May 2007
Volume 48, Issue 13
ARVO Annual Meeting Abstract  |   May 2007
Characterization of Lipofuscin-Like Fluorophores Accumulated in an Organotypic Perfusion Culture of Porcine Fundi Under Blue Light Irradiation
Author Affiliations & Notes
  • M. Hammer
    University of Jena, Jena, Germany
    Dept of Ophthalmology,
  • N. Mata
    Sirion Therapeutics, Inc., San Diego, California
  • K. Kobuch
    Dept of Ophthalmology, University of Regensburg, Jena, Germany
  • C. Biskup
    University of Jena, Jena, Germany
    Dept of Physiology,
  • S. Schenke
    University of Jena, Jena, Germany
    Dept of Ophthalmology,
  • D. Schweitzer
    University of Jena, Jena, Germany
    Dept of Ophthalmology,
  • Footnotes
    Commercial Relationships M. Hammer, None; N. Mata, Sirion Therapeutics, Inc., I; Sirion Therapeutics, Inc., E; Sirion Therapeutics, Inc., P; K. Kobuch, None; C. Biskup, None; S. Schenke, None; D. Schweitzer, None.
  • Footnotes
    Support None.
Investigative Ophthalmology & Visual Science May 2007, Vol.48, 5065. doi:
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      M. Hammer, N. Mata, K. Kobuch, C. Biskup, S. Schenke, D. Schweitzer; Characterization of Lipofuscin-Like Fluorophores Accumulated in an Organotypic Perfusion Culture of Porcine Fundi Under Blue Light Irradiation. Invest. Ophthalmol. Vis. Sci. 2007;48(13):5065.

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      © ARVO (1962-2015); The Authors (2016-present)

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Purpose:: The accumulation of lipofuscin-like fluorescent material in porcine fundi, kept in an organotypic perfusion culture and irradiated with blue light, has been reported recently. This makes the irradiated perfusion culture a suitable model to study lipofuscinogenesis, a process taking years in vivo. Knowledge of the mechanisms of lipofuscin accumulation is important since it is a precursor of RPE cell dysfunction and apoptosis in AMD and hereditary macular degeneration. In this study, we provide chemical and morphological characterization of fluorescent structures arising in the organ culture under blue light irradiation.

Methods:: Explanted porcine fundi were transferred into a culture chamber and perfused with DMEM, supplemented with 15% porcine serum, 25 mM HEPES, and 1% penicillin-streptomycin, kept at 37°C, and exposed to a circadian blue light irradiation (0,41 mW/mm2, peak wavelength: 467 nm) onto the retina. All samples were paralleled by non-irradiated control cultures. After culttivation for 7 through 21 days, tissue specimen were inspected by histology, conventional as well as laser scanning fluorescence microscopy, fluorescence lifetime imaging (FLIM), and fluorescence spectroscopy. Chloroform/Methanol extracts of the tissues were analyzed by HPLC and mass spectrometry (LC/ESI-MS).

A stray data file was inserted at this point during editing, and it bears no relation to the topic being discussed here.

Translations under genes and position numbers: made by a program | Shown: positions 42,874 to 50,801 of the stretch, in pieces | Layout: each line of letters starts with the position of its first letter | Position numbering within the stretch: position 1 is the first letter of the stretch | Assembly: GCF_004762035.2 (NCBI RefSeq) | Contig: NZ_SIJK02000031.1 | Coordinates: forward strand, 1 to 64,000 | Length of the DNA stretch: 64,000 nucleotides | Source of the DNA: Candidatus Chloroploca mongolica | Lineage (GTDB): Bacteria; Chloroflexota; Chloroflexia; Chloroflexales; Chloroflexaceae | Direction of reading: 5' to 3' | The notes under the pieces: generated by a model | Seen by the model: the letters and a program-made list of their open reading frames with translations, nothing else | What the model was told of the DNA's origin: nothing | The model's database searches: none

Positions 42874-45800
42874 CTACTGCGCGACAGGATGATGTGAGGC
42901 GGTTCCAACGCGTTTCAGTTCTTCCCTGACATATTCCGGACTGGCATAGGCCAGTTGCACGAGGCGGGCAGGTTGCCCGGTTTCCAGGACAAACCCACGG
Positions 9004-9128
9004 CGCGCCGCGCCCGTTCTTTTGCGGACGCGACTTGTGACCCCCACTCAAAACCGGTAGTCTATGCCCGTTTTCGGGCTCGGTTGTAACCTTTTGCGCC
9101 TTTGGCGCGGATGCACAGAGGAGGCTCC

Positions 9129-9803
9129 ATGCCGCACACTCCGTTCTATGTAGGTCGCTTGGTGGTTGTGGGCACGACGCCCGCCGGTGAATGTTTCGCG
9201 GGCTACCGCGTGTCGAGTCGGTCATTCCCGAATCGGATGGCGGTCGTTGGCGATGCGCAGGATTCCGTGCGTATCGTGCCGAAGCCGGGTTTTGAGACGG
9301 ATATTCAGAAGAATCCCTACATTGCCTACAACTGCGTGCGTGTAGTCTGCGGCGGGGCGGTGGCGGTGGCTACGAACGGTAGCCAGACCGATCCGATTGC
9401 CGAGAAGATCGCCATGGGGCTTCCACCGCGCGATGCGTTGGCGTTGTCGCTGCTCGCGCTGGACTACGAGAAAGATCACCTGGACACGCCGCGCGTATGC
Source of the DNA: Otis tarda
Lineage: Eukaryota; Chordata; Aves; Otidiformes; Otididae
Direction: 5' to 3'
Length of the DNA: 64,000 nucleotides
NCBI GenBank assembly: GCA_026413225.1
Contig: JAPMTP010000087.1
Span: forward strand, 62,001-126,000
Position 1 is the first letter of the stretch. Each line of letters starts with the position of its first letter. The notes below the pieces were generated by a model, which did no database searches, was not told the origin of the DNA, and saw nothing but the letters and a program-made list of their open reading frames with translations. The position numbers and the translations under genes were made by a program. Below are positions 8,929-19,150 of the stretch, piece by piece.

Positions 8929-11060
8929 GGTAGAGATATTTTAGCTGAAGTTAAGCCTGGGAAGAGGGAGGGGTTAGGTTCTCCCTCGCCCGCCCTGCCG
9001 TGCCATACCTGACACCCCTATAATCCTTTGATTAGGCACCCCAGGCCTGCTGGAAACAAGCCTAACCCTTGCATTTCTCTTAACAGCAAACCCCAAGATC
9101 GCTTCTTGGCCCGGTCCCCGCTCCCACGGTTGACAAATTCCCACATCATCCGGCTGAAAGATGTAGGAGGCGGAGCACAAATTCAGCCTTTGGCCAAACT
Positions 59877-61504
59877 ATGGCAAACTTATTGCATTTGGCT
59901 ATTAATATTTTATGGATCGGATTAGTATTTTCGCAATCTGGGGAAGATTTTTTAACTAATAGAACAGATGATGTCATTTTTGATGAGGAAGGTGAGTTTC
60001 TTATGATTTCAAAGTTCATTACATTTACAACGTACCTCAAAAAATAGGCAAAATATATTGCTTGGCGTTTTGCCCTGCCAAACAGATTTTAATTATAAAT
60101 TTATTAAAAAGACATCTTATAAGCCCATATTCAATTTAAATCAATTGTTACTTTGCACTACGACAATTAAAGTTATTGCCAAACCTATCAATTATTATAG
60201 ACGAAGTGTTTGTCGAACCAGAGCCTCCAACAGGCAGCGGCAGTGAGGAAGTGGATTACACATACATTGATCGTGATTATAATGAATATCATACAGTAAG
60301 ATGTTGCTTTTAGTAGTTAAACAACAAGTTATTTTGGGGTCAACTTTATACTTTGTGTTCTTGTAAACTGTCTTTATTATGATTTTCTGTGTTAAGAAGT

Results:: Histology revealed morphological preservation of the tissues. Fluorophores accumulated in granular structures in the RPE resembling lysosomes. Furthermore, an increase of fluorescence was found in the neural retina. HPLC and mass spectrometry indicated the abundance of the pyridinium bisretinoid A2E, its precursors A2PE and A2PE-H2, as well as oxidation products of these compounds in the RPE. From the retina, two fluorophores were found with shorter retention times and fluorescence emission maxima at 520 nm and 530 nm respectively upon excitation at 440 nm.

Conclusions:: The appearance of A2E, A2PE, A2PE-H2, and their oxidation products in ocular fundus perfusion cultures under blue light irradiation indicates lipofuscinogenesis. This makes that organ culture an interesting model to study light-induced alterations of fundus autofluorescence which may indicate early pathologic alterations in AMD. Interestingly, such alterations take place not only in the RPE but also in the retina. Fluorescences found there may be attributed to the oxidation of poly-unsaturated fatty acids.

Keywords: aging • oxidation/oxidative or free radical damage • retinal culture 

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